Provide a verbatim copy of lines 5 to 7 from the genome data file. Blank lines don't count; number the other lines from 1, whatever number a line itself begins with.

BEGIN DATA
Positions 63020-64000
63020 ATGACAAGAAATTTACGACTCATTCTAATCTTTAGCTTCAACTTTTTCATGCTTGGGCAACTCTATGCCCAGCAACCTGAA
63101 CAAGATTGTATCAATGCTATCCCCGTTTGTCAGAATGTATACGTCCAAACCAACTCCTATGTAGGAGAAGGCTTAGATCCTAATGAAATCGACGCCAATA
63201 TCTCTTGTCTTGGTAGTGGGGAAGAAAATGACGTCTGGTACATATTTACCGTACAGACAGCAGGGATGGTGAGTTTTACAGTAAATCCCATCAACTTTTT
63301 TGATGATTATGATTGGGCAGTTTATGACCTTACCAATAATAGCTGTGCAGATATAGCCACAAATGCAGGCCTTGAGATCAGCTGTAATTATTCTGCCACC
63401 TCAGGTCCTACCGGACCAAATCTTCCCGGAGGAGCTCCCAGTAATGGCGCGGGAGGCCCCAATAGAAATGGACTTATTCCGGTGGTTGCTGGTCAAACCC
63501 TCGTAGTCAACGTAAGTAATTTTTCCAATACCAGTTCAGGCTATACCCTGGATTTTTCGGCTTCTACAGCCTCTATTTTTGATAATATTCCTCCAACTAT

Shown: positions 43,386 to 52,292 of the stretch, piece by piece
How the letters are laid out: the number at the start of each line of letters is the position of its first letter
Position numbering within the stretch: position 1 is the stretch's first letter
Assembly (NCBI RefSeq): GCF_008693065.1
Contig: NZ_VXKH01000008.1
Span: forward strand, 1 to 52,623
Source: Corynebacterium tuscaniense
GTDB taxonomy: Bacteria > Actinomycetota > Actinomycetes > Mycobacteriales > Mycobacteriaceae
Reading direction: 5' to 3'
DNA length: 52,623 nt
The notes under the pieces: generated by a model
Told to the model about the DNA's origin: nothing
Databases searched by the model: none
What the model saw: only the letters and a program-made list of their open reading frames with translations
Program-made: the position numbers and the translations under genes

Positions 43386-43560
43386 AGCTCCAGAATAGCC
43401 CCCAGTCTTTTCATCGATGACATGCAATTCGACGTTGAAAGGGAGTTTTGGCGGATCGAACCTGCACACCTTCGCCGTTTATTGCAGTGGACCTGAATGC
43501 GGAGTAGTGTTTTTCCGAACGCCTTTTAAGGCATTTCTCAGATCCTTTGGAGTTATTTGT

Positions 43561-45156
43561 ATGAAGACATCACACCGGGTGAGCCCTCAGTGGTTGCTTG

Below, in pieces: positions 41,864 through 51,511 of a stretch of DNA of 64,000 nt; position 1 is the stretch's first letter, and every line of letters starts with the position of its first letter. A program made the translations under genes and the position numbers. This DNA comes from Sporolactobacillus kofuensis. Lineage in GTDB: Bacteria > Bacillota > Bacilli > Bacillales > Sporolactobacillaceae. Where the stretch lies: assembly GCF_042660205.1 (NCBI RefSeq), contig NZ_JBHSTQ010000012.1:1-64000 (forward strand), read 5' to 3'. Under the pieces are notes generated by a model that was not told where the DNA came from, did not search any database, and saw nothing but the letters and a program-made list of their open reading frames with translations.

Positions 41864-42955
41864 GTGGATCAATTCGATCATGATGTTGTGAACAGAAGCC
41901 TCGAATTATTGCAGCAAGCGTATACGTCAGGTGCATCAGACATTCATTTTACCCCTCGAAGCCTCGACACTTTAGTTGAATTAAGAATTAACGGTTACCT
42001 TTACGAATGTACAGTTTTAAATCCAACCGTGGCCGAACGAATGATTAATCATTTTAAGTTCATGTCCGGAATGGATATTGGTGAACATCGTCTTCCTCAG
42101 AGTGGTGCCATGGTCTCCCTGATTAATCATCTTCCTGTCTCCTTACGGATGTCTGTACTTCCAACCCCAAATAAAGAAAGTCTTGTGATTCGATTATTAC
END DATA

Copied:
63301 TGATGATTATGATTGGGCAGTTTATGACCTTACCAATAATAGCTGTGCAGATATAGCCACAAATGCAGGCCTTGAGATCAGCTGTAATTATTCTGCCACC
63401 TCAGGTCCTACCGGACCAAATCTTCCCGGAGGAGCTCCCAGTAATGGCGCGGGAGGCCCCAATAGAAATGGACTTATTCCGGTGGTTGCTGGTCAAACCC
63501 TCGTAGTCAACGTAAGTAATTTTTCCAATACCAGTTCAGGCTATACCCTGGATTTTTCGGCTTCTACAGCCTCTATTTTTGATAATATTCCTCCAACTAT